Lust, religious zeal, and heartache come together in this novel about two infatuations, one between a man and his young lover in the late 20th century and another between a 15th-century maiden and Jesus Christ.
Glück’s story about Margery takes her visions and unfolds them, with an immediacy and an erotic power and scale reminiscent of Giorgio Vasari’s stunning mural on the inside of the Santa Maria del Fiore Cathedral in Florence. It is like falling upward into a long dream about sex and Jesus, in Glück’s hands a spectacle, visceral and sublime ... The two narratives become one, feed each other, much in the way lovers feel they are made possible by the presence of a beloved ... By the end, Margery Kempe felt to me like a mingling of Vita Sackville-West’s biography of Joan of Arc and the sort of pulp gay erotic fiction I found in porn stores in the 1980s—the illustrated covers feathery from years of being held, read, and put down—and yet also somehow firmly within the tradition of any mural on any church or cathedral in Florence. If it’s sacrilege to imagine Jesus as an object of desire, as the first Margery Kempe did, then Glück’s novel has a great deal of company, in both the past and the present.
...Kempe is Glück’s most beautiful work of fiction. Its reissue includes a dry-as-onionskin introduction by éminence grise Colm Tóibín and an inexplicable cover illustration of a Greek winged angel—all of the superficial signs that the heterosexual fiction establishment has decided to acknowledge a literary fag. The novel is followed by a short essay by Glück ... Packaging a reissue like this may be routine, but still it makes me wonder: Why hang Glück’s fiction between two explanations, rather than let his prose speak for itself, with all of the wildness and ambiguity it expressed in 1994? ... The novel stands alone in Glück’s oeuvre, not for its wildness—his lucid, precise descriptions of sex distinguish each of his four volumes of fiction—but for its ambiguity ... The New Narrative embraced the literature of transgression from its beginning, yet Kempe’s shock value was also a response to the squeamish landscape of the late 1980s and 1990s ... Even the tendency of the New Narrative writers to name-drop, to network within the texts themselves, seems a devastatingly relatable acknowledgement of the draconian forces mounting just outside the walls of their mutually supportive literary community. By the time Margery Kempe came into the world, these forces had converged; like so many gay people who came out just before or during the AIDS crisis, the New Narrative discovered itself simultaneously with its own death. Yet its ideas are mutable, which makes them immortal.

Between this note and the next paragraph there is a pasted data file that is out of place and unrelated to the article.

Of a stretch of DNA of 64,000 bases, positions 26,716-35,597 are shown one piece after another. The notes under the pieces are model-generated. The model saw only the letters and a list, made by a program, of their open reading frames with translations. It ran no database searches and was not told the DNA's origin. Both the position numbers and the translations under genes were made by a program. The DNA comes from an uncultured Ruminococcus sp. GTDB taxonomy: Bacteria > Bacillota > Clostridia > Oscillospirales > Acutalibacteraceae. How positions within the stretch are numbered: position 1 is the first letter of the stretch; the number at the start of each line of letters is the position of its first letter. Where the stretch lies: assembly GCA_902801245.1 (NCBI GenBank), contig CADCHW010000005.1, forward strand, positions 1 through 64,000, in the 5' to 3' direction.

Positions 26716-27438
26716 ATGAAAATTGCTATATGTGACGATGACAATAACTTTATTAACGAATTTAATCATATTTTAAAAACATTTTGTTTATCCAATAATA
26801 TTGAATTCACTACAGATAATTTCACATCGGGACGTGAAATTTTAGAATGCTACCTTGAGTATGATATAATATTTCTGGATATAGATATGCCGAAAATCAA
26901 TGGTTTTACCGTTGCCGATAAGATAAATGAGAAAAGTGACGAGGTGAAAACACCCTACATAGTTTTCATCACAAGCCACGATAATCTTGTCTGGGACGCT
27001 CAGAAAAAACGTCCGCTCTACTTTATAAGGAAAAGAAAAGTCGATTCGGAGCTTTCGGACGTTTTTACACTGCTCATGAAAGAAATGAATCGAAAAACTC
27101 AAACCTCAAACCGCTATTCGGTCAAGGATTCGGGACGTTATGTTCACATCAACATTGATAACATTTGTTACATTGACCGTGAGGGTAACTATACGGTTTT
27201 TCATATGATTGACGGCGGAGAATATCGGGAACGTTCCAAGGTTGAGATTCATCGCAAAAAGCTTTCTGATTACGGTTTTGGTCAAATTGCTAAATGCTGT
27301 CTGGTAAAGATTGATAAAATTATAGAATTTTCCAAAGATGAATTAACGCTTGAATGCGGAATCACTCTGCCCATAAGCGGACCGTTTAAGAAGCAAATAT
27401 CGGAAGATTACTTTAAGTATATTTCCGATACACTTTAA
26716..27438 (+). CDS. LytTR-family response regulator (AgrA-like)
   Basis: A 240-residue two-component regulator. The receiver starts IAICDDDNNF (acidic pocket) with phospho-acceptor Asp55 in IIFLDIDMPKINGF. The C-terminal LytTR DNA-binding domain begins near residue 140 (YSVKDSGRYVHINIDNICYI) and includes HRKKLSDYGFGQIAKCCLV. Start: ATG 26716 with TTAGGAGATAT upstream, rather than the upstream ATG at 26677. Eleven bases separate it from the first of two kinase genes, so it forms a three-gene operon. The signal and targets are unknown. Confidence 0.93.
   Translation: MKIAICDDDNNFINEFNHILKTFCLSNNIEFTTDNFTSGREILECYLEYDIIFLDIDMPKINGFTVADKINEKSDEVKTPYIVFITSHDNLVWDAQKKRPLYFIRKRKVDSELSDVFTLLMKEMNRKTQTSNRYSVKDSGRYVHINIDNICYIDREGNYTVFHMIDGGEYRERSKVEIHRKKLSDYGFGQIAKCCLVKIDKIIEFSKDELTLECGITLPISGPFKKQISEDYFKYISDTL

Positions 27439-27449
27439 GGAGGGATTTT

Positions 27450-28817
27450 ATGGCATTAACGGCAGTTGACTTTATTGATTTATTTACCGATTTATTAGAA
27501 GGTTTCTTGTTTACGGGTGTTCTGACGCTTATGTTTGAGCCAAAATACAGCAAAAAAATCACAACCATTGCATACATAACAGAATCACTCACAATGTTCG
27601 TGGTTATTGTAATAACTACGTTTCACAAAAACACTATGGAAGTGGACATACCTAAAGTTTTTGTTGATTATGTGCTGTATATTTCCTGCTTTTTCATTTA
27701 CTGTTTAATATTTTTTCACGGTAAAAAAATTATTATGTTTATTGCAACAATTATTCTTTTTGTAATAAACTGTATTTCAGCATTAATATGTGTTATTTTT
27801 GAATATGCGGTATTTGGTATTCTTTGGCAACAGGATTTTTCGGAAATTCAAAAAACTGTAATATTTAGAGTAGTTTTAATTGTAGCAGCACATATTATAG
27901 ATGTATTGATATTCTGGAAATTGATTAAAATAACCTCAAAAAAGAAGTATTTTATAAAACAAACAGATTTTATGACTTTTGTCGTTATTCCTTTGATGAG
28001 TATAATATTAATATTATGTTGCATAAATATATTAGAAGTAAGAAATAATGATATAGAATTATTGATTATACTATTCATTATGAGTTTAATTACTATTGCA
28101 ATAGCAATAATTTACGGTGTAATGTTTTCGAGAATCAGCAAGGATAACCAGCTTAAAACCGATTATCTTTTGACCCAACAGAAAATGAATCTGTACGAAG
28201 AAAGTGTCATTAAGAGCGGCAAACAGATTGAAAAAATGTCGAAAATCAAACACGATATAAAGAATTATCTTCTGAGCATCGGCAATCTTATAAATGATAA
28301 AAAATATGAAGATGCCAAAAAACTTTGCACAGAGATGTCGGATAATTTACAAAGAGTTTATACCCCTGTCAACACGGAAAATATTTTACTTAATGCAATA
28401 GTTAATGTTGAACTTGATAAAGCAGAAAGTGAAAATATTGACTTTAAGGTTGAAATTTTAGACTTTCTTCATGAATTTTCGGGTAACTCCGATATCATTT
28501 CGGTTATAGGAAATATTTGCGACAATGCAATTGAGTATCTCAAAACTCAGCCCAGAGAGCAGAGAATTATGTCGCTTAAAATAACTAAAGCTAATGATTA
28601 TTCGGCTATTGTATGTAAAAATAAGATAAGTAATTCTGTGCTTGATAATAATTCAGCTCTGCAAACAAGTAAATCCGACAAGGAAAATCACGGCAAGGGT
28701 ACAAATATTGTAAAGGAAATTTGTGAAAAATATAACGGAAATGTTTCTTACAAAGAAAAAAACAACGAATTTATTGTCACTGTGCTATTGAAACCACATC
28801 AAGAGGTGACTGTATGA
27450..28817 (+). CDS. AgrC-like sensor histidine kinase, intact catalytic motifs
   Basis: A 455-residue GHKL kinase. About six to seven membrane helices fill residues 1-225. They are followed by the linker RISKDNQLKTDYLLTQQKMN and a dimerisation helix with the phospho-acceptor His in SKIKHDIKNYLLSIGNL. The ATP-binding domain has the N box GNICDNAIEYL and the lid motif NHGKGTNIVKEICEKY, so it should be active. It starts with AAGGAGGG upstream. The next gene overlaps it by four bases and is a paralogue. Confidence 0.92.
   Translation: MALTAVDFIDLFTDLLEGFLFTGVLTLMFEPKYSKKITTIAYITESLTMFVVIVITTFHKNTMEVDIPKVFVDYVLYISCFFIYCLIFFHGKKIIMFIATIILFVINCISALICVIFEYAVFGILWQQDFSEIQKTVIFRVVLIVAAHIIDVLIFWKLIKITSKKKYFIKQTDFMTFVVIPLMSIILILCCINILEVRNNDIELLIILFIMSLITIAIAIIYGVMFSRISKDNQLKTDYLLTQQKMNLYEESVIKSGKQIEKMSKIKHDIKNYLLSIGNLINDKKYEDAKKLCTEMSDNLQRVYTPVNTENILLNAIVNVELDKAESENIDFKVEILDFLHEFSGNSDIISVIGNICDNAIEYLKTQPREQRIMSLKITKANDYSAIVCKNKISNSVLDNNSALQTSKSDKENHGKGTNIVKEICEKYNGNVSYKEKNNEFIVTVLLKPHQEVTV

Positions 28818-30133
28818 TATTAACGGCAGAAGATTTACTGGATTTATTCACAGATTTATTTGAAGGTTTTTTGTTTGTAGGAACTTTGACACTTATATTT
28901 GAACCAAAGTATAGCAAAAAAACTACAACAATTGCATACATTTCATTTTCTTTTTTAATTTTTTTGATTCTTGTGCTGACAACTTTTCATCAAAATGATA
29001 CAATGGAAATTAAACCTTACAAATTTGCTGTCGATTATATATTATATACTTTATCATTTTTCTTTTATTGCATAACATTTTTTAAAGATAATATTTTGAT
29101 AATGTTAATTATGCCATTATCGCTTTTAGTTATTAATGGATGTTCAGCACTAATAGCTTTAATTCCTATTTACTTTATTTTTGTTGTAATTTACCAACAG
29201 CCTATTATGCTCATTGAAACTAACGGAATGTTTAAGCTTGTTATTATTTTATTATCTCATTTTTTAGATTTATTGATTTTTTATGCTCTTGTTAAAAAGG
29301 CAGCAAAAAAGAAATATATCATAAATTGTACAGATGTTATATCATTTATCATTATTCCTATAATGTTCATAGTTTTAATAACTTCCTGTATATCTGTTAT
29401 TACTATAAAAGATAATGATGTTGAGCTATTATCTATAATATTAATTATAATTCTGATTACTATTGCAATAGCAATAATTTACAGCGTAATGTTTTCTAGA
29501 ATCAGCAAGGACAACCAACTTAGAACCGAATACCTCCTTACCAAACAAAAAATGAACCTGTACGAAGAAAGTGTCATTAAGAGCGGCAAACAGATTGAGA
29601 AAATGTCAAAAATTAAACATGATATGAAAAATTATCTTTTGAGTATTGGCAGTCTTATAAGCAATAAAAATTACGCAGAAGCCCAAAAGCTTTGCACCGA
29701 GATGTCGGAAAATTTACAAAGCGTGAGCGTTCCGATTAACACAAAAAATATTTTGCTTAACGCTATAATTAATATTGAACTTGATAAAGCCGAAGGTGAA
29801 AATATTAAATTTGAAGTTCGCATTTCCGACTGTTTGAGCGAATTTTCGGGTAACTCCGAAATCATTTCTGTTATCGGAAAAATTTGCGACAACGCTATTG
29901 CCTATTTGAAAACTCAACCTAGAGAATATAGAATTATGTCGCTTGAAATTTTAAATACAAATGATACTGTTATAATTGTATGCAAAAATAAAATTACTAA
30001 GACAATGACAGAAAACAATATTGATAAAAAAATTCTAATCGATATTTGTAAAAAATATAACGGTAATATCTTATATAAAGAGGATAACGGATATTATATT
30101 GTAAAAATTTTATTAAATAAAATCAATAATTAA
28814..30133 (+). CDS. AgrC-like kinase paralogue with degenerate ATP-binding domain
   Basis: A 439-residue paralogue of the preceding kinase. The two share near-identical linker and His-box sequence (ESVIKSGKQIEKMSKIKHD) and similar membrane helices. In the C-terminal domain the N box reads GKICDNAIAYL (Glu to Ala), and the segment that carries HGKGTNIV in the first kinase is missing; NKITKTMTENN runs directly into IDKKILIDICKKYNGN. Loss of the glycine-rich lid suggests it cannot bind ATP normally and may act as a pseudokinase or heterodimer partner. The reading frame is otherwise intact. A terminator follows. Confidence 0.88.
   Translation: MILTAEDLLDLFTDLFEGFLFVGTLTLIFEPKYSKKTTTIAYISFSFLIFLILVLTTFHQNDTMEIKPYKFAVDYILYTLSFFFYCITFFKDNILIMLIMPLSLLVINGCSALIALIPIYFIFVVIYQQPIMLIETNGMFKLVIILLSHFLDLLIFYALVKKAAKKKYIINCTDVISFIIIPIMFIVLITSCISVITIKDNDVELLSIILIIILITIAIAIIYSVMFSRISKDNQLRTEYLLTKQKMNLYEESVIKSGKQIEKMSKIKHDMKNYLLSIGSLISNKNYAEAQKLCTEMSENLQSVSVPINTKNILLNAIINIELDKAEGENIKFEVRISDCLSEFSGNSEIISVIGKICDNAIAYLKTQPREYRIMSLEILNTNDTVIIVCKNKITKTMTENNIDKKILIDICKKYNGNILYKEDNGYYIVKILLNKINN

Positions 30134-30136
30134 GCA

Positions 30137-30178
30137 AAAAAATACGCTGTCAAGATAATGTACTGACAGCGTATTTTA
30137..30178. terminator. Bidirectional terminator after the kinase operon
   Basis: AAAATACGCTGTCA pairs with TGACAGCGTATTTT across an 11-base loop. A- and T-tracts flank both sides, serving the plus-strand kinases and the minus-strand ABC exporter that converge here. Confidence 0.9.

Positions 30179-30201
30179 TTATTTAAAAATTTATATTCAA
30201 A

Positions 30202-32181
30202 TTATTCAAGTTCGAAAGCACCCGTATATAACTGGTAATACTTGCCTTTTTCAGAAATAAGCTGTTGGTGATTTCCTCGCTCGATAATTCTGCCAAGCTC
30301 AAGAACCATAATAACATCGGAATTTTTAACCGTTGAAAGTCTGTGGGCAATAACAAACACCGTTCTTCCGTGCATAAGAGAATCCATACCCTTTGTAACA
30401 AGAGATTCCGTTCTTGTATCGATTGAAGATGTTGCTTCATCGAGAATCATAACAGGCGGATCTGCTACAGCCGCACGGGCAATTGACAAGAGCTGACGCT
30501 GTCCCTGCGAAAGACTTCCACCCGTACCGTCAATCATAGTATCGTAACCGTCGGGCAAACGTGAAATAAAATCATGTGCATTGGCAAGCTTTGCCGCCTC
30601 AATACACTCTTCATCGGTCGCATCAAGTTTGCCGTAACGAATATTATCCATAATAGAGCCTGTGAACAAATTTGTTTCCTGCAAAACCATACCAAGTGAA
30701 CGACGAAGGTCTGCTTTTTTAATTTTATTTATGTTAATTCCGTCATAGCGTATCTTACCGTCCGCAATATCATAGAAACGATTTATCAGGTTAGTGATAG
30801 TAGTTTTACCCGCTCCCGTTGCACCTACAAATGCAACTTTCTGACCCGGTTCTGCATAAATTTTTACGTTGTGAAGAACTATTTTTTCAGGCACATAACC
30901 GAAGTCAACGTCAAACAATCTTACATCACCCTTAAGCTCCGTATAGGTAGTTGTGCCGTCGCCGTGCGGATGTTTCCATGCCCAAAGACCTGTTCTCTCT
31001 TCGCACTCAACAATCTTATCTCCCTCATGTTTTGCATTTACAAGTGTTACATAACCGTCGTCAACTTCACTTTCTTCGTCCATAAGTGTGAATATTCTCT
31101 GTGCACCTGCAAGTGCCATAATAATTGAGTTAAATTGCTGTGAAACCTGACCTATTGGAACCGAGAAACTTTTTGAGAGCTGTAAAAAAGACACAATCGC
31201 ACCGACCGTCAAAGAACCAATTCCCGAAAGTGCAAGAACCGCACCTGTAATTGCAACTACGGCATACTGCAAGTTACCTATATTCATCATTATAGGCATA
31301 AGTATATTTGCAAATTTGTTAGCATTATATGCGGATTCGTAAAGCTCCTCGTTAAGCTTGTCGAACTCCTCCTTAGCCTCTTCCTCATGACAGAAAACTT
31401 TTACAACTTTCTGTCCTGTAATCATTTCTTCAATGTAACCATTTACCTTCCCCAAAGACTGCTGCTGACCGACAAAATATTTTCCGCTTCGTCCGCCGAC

Margery Kempe lives up to neither its potential nor its premise ... In sections devoted to the author's affair with 'L.,' the prose is lyrical and elegant, heavy with Gluck's growing dependency and despondency ... Conversely, those with Kempe are filled with graphic, disparaging remarks about women (including descriptions of the genitalia of every female character, no matter how minor). It's not the idea of Jesus having a sex life that is so repellent but the strident explicitness-a marked contrast from Gluck and L.'s lovemaking, which comes as a natural part of their story and depicts the author's all-consuming passion. Lastly, Gluck's Margery is so ugly and coarse she doesn't come across as a woman at all-just a man's skewed rendering of one. Whatever Gluck's intention, he has failed.